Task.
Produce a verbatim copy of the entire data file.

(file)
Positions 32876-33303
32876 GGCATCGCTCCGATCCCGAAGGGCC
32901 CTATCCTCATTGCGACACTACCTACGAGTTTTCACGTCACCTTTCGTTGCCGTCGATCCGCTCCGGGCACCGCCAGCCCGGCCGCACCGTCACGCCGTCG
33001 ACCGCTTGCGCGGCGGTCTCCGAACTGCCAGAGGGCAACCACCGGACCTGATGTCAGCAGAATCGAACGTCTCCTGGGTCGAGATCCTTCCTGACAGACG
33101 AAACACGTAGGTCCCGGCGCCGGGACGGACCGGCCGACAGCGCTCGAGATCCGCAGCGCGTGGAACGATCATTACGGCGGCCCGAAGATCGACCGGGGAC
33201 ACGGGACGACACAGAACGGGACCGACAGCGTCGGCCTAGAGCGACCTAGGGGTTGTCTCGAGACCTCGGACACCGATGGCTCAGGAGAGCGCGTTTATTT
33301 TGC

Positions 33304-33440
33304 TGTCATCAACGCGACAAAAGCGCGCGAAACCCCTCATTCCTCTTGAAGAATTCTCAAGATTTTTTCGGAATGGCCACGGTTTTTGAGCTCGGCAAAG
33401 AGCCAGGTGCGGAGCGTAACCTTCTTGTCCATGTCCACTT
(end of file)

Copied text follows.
Positions 32876-33303
32876 GGCATCGCTCCGATCCCGAAGGGCC
32901 CTATCCTCATTGCGACACTACCTACGAGTTTTCACGTCACCTTTCGTTGCCGTCGATCCGCTCCGGGCACCGCCAGCCCGGCCGCACCGTCACGCCGTCG
33001 ACCGCTTGCGCGGCGGTCTCCGAACTGCCAGAGGGCAACCACCGGACCTGATGTCAGCAGAATCGAACGTCTCCTGGGTCGAGATCCTTCCTGACAGACG
33101 AAACACGTAGGTCCCGGCGCCGGGACGGACCGGCCGACAGCGCTCGAGATCCGCAGCGCGTGGAACGATCATTACGGCGGCCCGAAGATCGACCGGGGAC
33201 ACGGGACGACACAGAACGGGACCGACAGCGTCGGCCTAGAGCGACCTAGGGGTTGTCTCGAGACCTCGGACACCGATGGCTCAGGAGAGCGCGTTTATTT
33301 TGC

Positions 33304-33440
33304 TGTCATCAACGCGACAAAAGCGCGCGAAACCCCTCATTCCTCTTGAAGAATTCTCAAGATTTTTTCGGAATGGCCACGGTTTTTGAGCTCGGCAAAG
33401 AGCCAGGTGCGGAGCGTAACCTTCTTGTCCATGTCCACTT